Cortisone as an oral drug is another common culprit (e.g. Prednisolone). Cortisone often causes weight gain in the long run, especially at higher doses (e.g. more than 5 mg Prednisolone per day). Unfortunately, cortisone is often an essential medication for those who are prescribed it, but the dose should be adjusted frequently so you don’t take more than you need. Asthma inhalers and other local cortisone treatments, like creams or nose sprays, hardly affect weight.
I hate the word diet! To me, a diet gives the impression of a short term fix, possibly before a holiday or other occasion when people want to feel good before going away. While a quick-fix diet may provide you with a quick weight loss in a short amount of time, it’s likely that all the weight lost will be gained very easily and very quickly. A diet also has a negative stigma attached to it, for example I often hear people say ‘I can’t have that I’m on a diet’, or ‘I have to eat salad because I’m on a diet’ restriction or banning of your favourite foods can lead to a relapse and binge eating. My advice is eat healthy, get active, drink water and enjoy your favourite treats in moderation – again going back to the 80/20 view – so eat your veggies and protein but if you want a cookie, have it!
About: Blogs full of heart-felt writing and deep emotions are great, but it never hurts to toss in one with a laugh-out-loud humor to it as well. Enter Running off the Reese's blogger Cely. If her blog mantra “Because no one should have to choose between their pants and chocolate” doesn’t pull you in, her creative use of gifs and humorous style of writing will. Cely was diagnosed with rheumatoid arthritis at the age of 18 — a diagnosis she certainly didn’t let hold her back. She runs races (usually half-marathons or less), shares her experiences, has a long list of book reviews...and talks a bit about life in general in between. And it’s awesome.
Directions: Rinse 1 cup of quinoa in cold water. In a medium saucepan, combine quinoa with 1 tablespoon curry powder and 1 teaspoon turmeric. Add 2 cups low-sodium chicken broth and bring to a boil. Cover and simmer until the water is absorbed—about 15 minutes. Stir in 1 cup shredded carrots and 1 cup cubed firm tofu. Makes about 4 one-cup servings. Refrigerate remaining servings for an easy, healthy snack or meal later in the week.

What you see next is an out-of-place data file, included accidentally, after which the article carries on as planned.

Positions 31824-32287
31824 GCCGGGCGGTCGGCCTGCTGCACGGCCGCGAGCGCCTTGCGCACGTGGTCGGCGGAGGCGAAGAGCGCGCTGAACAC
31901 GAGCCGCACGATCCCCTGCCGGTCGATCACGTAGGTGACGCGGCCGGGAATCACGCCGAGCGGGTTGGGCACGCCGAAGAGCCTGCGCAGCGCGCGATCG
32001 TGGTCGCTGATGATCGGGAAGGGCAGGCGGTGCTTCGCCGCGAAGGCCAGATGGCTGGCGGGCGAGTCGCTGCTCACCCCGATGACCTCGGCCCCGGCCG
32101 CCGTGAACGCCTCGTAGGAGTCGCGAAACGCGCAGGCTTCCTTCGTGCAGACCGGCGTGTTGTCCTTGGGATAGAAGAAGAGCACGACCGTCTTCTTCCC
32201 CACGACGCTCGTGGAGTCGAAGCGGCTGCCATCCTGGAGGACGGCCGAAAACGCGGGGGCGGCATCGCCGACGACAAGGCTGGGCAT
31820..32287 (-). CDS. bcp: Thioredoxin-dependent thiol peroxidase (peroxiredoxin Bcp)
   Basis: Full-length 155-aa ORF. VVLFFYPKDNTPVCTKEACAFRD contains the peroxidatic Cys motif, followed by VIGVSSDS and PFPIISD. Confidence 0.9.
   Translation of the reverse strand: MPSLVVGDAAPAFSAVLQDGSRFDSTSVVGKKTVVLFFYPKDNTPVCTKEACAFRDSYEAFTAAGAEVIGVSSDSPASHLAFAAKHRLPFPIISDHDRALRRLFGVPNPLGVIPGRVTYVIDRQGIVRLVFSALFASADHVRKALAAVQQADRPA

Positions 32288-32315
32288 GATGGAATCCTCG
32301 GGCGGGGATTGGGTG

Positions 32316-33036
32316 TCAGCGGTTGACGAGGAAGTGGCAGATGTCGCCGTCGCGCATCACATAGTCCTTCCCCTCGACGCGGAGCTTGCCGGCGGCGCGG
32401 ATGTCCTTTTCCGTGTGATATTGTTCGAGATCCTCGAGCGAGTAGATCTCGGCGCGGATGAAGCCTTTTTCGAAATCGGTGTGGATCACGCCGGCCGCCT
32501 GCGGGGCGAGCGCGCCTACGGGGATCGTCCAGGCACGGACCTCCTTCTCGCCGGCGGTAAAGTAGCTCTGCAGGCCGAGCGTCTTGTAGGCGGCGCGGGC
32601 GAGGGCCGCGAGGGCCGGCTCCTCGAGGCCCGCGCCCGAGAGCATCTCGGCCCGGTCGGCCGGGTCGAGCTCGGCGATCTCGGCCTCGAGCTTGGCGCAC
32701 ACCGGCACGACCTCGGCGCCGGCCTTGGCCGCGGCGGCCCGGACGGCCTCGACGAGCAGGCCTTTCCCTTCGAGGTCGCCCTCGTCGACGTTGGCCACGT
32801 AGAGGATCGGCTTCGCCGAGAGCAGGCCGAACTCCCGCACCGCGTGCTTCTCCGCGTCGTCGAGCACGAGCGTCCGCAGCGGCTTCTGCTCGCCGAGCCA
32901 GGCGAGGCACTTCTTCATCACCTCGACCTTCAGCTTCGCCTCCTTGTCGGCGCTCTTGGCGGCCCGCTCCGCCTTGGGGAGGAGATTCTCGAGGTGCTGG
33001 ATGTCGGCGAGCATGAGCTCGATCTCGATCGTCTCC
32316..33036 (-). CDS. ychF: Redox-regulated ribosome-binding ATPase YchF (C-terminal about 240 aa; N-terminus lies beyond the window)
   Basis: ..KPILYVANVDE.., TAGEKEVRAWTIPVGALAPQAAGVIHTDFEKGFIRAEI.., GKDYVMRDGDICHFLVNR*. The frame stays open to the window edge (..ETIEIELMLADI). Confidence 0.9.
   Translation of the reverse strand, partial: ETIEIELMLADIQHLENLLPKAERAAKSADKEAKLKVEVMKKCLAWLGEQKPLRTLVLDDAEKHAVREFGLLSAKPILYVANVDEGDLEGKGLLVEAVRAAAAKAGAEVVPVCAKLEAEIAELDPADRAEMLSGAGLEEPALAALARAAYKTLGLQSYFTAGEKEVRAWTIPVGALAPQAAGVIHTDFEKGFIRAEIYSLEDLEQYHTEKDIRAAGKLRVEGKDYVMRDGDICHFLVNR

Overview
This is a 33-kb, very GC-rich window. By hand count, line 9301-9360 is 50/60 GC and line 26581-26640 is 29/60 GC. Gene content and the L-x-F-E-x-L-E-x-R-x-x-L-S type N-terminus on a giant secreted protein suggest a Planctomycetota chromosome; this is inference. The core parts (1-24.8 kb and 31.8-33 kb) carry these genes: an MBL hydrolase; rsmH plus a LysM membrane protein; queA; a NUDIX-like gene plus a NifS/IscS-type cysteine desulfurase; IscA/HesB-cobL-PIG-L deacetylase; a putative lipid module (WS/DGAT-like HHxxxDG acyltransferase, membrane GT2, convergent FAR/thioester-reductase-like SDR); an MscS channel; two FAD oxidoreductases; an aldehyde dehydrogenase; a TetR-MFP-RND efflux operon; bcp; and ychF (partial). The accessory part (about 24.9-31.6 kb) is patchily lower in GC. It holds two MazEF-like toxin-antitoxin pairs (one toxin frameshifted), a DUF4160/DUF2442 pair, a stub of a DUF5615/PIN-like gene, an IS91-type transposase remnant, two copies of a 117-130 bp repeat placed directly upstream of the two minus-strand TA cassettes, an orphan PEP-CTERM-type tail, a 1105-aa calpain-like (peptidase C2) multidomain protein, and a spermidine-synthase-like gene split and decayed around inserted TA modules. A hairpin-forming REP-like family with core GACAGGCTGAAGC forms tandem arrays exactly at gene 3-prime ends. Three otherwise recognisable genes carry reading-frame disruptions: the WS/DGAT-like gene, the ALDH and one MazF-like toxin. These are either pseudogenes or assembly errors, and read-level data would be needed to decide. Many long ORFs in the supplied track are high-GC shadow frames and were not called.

Kenlie’s inspiring weight loss journey is the foundation of her blog, All The Weigh. Kenlie has lost over 100 pounds, two different times. Although this time around she’s only a few pounds shy of reaching her lowest weight as an adult (284 pounds)—she has learned that loving and accepting yourself is the most important part of the journey. Her blog is a place where she shares her thoughts, feelings, and everything that has influenced her throughout her transformation to better health.

Stop the spiraling, babes. Think about what you like about yourself rather than what you don’t – because you are quite literally a manifestation of your own thoughts. I know that sounds like bullshit, but it’s true. I’m telling you from experience: You are an echo. We are all echos of the thoughts, actions and energy we put out into the world. Just like a Boomerang, that shit’s comin’ back around!
Some people feel better supplementing the already active T3 (sometimes prepared from pig thyroid glands), as it can give a stronger effect than the T4 hormone, but its effect is often harder to control. Swedish healthcare rarely prescribes or offers such T3 treatment, as it often lacks advantages and may pose a risk when doses are high for an extended period of time.

Hi Isabella! Don’t be so hard on yourself. I found the main thing for me, is you have to want it. When I was in my 20’s I didn’t care so much, but as I got older (mid 30’s) my mind set changed. I recommend taking it in baby steps. Taking the stairs is the first step, that is perfect. Next time you go somewhere park further away. Need Starbucks? Walk there! Cut up some veggies and keep them near by when your bored. I have to do that or my hands go in the chip bag. I have a hard time because I have a super thin Husband who can eat anything and I can’t. Find some hummus that you like and dip veggies in it, or if your a chip person, buy some snack baggies and portion out your servings. Just take it slow and day by day. You can do it! Be positive and go slow!! Small changes now will be big ones in the future.


If you are considering about losing a lot of weight, this is the page to visit, because this woman not only runs a very successful blog and is a successful woman herself, but through her post she will teach you how to not only lose weight, but love your body whatever the size. Her name is Emily Ho, and she describes herself as a writer, social media strategist, fashion blogger, and most importantly, body positive fitness blogger. She learns how to live a focused and healthy life, and by leading this blog she is documenting her experiences while doing so. This is a way for you to try and not focus on losing some weight, but gaining on life, as she would put it. A blog worth taking a peek at!